|photo by Alice Lum|
On August 25, 1885 The American Architect and Building News noted that Mssrs L. Sachs & Bro. would be building a five-story brick warehouse with “iron front” at No. 26 West Houston Street. The building, which would cost the firm $30,000, was to be designed by Richard Berger.
L. Sachs & Brothers was a highly successful importer and dealer in furs and skins. In the 1880s the quality of fur in a man’s hats or a woman’s coat and trimmings was a mark of social status. The warehouse had become necessary for Sachs' enormous inventory. The Fur Trade Review remarked in 1887 that Messrs. L. Sachs & Brothers “always carry a full stock of seal skins, raw, dressed and dyed beaver, otter, and an exceptionally complete assortment of fine nutria; there has been a large demand for the better grades of the latter article.”
The fur dealers were apparently pleased with the work of their architect because on April 20, 1889 the Engineering and Building Record announced plans by L. S. Sachs for a new building at 112-114 Prince Street. The architect would again be Richard Berger.
The six-story loft building was completed by August of that year, when the Fur Trade Review mentioned that “Messrs. L. Sachs & Brothers are fully settled in their new establishment 112 and 114 Prince Street.”
Berger had designed a clean “neo-Grec” façade not overly-encumbered by ornamentation. Slim, free-standing columns separated each set of windows at all six floors. The architect treated each story identically, but slightly lessening the height of each succeeding floor; creating the illusion of a taller building. While undeniably utilitarian, the structure was light and airy with factory space washed in daylight. Crowning it all was a cast iron parapet with a sunburst motif.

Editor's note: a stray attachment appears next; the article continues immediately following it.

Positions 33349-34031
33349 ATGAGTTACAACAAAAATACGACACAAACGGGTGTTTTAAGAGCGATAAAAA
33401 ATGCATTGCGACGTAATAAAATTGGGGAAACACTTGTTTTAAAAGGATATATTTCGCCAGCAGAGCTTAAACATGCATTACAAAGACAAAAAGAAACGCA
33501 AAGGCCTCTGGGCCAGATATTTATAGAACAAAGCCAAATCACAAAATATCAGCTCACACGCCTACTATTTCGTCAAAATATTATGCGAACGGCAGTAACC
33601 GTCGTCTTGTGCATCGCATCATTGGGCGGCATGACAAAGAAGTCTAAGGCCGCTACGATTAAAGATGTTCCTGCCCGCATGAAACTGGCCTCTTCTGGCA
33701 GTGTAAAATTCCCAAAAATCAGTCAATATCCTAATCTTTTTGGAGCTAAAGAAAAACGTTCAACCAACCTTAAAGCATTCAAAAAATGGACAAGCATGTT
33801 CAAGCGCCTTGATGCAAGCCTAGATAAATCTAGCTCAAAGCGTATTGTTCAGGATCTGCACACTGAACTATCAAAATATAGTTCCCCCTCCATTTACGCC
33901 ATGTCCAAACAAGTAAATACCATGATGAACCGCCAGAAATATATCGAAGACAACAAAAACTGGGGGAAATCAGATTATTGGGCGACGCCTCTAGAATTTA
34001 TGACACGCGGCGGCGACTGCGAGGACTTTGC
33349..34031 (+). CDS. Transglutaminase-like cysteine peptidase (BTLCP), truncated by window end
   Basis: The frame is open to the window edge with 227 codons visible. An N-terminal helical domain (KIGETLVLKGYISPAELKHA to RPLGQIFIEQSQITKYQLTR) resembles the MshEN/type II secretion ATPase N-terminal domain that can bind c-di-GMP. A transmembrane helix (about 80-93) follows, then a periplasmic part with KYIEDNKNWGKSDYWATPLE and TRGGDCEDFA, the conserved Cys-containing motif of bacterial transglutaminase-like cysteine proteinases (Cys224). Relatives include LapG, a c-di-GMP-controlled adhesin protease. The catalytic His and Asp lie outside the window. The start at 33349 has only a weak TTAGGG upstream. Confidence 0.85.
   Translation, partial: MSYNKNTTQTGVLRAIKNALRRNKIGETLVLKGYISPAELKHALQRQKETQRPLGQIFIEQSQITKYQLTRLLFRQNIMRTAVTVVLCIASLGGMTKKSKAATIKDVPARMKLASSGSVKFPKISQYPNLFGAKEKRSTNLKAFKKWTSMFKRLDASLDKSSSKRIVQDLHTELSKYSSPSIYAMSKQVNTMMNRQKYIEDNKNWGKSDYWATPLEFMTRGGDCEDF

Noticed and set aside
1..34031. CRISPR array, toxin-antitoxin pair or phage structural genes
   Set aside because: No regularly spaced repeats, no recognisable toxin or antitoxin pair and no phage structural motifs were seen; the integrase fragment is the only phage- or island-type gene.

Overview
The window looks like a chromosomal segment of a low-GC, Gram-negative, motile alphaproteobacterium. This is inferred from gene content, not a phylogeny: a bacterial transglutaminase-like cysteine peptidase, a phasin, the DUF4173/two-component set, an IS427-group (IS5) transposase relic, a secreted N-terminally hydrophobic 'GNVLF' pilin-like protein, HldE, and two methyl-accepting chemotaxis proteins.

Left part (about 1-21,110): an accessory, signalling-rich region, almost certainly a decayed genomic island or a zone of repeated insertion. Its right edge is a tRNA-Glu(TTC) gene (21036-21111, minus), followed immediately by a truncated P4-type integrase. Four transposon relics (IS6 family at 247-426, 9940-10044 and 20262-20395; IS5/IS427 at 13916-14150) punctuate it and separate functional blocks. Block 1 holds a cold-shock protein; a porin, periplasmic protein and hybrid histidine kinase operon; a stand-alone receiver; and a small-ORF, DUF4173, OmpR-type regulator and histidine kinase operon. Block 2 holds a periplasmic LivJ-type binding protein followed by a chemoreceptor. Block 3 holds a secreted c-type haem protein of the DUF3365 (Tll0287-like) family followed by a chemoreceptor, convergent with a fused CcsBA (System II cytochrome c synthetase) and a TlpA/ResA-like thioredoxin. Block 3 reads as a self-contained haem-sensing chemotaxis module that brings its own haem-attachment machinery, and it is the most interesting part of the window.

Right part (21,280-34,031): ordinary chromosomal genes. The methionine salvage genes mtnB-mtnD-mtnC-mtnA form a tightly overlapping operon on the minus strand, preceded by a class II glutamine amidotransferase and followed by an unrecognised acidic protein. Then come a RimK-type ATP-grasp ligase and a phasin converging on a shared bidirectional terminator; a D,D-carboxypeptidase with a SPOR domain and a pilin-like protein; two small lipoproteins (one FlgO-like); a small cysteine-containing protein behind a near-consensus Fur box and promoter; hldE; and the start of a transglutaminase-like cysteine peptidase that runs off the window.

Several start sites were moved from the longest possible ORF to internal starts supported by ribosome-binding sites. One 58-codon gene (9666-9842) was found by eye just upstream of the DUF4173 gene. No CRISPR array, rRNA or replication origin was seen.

|Berger finished off the design with a sunburst in the parapet -- photo by Alice Lum|
Along with Sachs, other apparel manufacturers moved into the building. Weisl Brothers, cloak makers, was already having problems with the Cloak Manufacturers’ Association in August 1890. Weisl Brothers did not hire union workers, so the Association attempted to compel the firm to advance wages of from 50 to 75 percent to the employees. Mr. Weisl found the advances “exorbitant” and was faced with a strike.
Tensions between union apparel workers and owners continued for years. On July 31, 1896 eighty cloakmakers went on strike after being fined 50 cents each for using cotton thread instead of silk in certain garments. (It was common practice for garment workers to supply their own needles and thread as a condition of their employment.) The employees denied switching thread and when a Cloakmakers’ Union representative arrived to examine the garments, he was refused entry.
In April 1913 James Thompson & Company leased the entire building “for a long term of years.” The firm manufactured twine, mosquito, netting, tarlatans and buckram (stiff woven fabrics, usually used as interlining). Thompson employed 230 workers and would remain in the building for decades.
Around the same time the Garner Print Mill was here printing fabrics; Julius Buchman, also in the twine and netting business, was here for twenty years; and another twine and cordage company, Yazoo Mills leased space in the 1920s.
By the 1970s Soho experienced a renaissance as artists flocked to the relatively cheap open loft spaces with sumptuous amounts of natural light. Galleries sprung up at street level and trendy shops appeared. The top floors of No. 112 Prince were leased out to living and studio spaces for artists, including Maya Lin who created the Viet Nam Memorial in Washington DC.
Above the one-story corner building at Prince and Greene Street the crude unfinished brick side wall of No. 112 rose in stark contrast to its white-painted cast iron Victorian façade. Artist Richard Hass, along with a friend, put forward the idea of a trompe l’oeil mural mimicking the Richard Berger façade.
|Before the mural, the side wall was uninspired, at best. The scar of a Federal-style house, long demolished, remains above the one-story building at No. 110 Prince Street next door. -- photo RichardHass.com|
|The mural not long after completion. Haas included air conditioners and open windows in his work -- photo RichardHaas.com|
|Actual windows melt into the trompe l'oeil facade -- photo by Alice Lum|
|For over three decades Haas' window cats have watched over Greene Street -- photo by Alice Lum|
|The cost to carefully remove the spray painted damage of vandals is considerable -- photo by Alice Lum|